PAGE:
Tropical Fish Keeping - Aquarium fish care and resources

Tropical Fish Keeping - Aquarium fish care and resources (http://www.tropicalfishkeeping.com/)
-   DIY Aquarium (http://www.tropicalfishkeeping.com/diy-aquarium/)
-   -   Did something stupid - Removed braces (http://www.tropicalfishkeeping.com/diy-aquarium/did-something-stupid-removed-braces-103891/)

eug 06-10-2012 08:03 AM

Did something stupid - Removed braces
 
Hi DIYers

Quick summary, I have a tank measuring 80cm long, 35 cm wide and 45cm high. The tank came with pieces of glass about 3-4 cm wide, about 80% of the front glass length, siliconed at a 90 degree angle to the top of the front and back glass panes. It appeared to me like it was designed to simply hold for example a clear glass top, which I don't have, and I felt it was blocking some light as it got dirty so I decided to take a knife and cut the silicone and remove the glass pieces.

Doing some further reading on the issue (of course I act first, read later, typical...) it became clear to me that these glass pieces serve (or served rather) as more than supports for covers etc, but rather as braces to prevent bowing.

The glass is 6 mm thick, and looking around at glass thickness calculators, this puts it in the "safe" region for these dimensions.
Calculate Aquarium Glass Thickness | Aquarium Tools

But nonetheless, I've measured the width on the sides of the tank, and it's 34.9 cm on both sides. The measurement in the middle of the tank front-to-back is 35.3 cm, which means the glass is bowing out about ~2 mm on each side (front and back).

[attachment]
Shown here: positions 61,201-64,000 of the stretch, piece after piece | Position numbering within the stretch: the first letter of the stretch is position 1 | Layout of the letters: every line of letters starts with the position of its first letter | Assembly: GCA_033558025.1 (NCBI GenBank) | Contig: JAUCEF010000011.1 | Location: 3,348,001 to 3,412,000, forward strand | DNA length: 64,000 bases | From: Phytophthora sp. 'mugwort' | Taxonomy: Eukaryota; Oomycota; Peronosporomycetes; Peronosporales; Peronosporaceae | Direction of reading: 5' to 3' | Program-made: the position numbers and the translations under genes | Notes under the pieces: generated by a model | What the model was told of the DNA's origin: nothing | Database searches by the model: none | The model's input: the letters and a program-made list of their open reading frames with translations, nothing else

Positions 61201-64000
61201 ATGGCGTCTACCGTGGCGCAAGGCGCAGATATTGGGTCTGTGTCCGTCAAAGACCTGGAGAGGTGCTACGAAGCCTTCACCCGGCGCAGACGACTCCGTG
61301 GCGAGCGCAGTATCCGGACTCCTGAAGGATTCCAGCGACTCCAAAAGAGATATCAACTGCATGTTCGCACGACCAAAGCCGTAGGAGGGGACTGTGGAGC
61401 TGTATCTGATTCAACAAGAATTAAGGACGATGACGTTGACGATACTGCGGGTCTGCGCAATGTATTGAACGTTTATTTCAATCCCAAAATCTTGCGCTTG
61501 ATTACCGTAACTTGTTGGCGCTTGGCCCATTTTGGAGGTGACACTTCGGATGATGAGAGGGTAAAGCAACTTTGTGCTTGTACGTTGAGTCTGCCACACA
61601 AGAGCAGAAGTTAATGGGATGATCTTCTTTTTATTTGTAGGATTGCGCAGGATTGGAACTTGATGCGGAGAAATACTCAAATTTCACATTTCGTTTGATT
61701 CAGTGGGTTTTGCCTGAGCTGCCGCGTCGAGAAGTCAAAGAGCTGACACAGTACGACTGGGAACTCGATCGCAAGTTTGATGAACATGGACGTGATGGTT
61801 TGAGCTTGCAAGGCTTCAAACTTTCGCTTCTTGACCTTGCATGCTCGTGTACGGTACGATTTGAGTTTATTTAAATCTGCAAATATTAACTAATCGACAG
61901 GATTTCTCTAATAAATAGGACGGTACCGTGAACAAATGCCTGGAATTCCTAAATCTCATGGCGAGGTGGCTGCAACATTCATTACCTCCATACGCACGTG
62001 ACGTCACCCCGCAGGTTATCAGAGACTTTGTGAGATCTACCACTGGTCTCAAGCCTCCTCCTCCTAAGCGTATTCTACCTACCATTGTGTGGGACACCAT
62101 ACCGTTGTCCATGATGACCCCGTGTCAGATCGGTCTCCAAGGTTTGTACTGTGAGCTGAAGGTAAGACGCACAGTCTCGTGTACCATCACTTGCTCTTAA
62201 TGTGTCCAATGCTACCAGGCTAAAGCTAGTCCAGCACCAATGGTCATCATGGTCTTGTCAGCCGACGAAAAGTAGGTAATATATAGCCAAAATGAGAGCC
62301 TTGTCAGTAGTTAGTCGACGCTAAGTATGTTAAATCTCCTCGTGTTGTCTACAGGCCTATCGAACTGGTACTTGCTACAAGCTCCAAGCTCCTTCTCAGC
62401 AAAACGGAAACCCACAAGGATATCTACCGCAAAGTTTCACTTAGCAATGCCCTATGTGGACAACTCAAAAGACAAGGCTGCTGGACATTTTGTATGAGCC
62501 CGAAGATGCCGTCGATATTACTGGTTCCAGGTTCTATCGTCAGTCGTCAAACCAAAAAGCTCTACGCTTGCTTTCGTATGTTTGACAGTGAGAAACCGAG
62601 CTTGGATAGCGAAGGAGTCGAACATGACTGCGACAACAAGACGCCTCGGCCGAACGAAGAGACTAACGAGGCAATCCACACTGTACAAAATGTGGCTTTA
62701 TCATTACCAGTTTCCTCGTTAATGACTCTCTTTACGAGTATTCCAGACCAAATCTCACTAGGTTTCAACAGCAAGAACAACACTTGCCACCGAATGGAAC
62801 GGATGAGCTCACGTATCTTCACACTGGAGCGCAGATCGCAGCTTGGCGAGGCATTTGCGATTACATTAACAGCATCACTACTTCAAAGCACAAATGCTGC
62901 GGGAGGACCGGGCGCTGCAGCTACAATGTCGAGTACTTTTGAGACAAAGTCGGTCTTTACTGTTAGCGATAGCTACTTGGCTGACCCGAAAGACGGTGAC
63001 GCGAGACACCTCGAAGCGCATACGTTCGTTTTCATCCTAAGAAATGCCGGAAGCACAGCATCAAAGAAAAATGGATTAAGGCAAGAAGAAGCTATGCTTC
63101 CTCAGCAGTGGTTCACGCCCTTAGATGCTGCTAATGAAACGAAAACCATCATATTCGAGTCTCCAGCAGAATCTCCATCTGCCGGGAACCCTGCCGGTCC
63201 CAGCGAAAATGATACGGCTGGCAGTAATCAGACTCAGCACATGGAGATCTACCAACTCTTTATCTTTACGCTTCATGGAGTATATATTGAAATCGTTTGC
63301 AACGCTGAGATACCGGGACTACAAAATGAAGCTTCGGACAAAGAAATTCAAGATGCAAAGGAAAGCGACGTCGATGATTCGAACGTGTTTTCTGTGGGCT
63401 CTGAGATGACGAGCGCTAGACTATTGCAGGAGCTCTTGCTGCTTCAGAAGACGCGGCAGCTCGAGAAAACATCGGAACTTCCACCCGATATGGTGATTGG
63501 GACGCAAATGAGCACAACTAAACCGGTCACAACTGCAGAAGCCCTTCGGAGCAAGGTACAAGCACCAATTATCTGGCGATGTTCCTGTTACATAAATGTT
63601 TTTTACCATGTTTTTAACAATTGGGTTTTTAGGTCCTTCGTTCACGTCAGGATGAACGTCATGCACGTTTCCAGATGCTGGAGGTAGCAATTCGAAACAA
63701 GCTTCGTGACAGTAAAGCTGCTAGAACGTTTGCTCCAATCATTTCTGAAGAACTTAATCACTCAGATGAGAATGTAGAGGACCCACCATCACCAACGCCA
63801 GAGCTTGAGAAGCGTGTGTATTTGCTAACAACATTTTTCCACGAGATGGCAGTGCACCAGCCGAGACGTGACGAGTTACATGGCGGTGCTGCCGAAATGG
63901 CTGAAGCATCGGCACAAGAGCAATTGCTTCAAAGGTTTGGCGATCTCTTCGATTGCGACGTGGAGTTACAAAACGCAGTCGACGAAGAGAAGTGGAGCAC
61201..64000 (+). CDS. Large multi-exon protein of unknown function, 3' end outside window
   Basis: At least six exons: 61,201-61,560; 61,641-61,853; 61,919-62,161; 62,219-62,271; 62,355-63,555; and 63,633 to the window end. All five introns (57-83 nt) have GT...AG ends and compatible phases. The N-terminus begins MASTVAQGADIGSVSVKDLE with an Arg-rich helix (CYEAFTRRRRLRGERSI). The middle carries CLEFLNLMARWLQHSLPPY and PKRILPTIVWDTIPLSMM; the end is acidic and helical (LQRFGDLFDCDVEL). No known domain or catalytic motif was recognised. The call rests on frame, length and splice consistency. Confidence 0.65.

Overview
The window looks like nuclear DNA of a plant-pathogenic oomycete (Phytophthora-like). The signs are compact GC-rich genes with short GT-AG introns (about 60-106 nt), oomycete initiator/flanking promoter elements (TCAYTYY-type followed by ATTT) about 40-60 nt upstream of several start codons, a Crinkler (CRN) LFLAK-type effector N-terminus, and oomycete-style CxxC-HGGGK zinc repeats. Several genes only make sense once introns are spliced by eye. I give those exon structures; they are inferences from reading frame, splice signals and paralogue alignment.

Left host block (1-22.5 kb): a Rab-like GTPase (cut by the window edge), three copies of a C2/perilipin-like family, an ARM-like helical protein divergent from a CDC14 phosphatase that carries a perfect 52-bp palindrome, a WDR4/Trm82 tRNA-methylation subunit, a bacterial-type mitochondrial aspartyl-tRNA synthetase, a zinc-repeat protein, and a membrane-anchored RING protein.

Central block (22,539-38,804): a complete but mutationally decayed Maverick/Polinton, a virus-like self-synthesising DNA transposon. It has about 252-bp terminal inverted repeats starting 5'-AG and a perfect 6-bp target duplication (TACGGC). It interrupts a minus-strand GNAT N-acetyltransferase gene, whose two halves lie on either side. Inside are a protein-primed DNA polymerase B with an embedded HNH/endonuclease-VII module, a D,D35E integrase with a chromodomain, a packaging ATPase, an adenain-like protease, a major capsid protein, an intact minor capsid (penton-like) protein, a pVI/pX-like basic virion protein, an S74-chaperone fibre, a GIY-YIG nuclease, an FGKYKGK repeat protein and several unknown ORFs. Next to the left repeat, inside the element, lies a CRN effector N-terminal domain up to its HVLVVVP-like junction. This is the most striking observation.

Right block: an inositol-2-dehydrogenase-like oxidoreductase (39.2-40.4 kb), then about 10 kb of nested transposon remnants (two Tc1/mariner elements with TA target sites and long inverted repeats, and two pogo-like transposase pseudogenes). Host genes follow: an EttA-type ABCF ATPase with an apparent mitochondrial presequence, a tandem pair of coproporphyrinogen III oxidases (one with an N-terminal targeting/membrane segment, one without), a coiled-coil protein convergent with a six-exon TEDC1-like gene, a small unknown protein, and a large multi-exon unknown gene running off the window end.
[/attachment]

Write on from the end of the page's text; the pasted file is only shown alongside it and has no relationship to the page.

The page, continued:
Is this cause for panic? To make matters worse, I've dropped and broken one of the original braces, making it impossible to attempt to silicone it back on. So, if the tank definitely needs bracing, I need a new solution.

One idea I've had is to somehow attach some steel wire in the center to brace the tank in the middle, which also would block out less light than the original braces. What do you guys think? Thankfully the tank isn't inhabited by fish yet, but still I'd rather not have the glass panes crack on me, although that goes without saying!

eug 06-10-2012 09:37 AM

Sorry, I got my tank dimentions wrong, it's 40cm high not 45cm, meaning according to that calculator it raises the safety factor to 3.

eug 06-14-2012 09:35 AM

Heh, didn't exactly get the desired response here...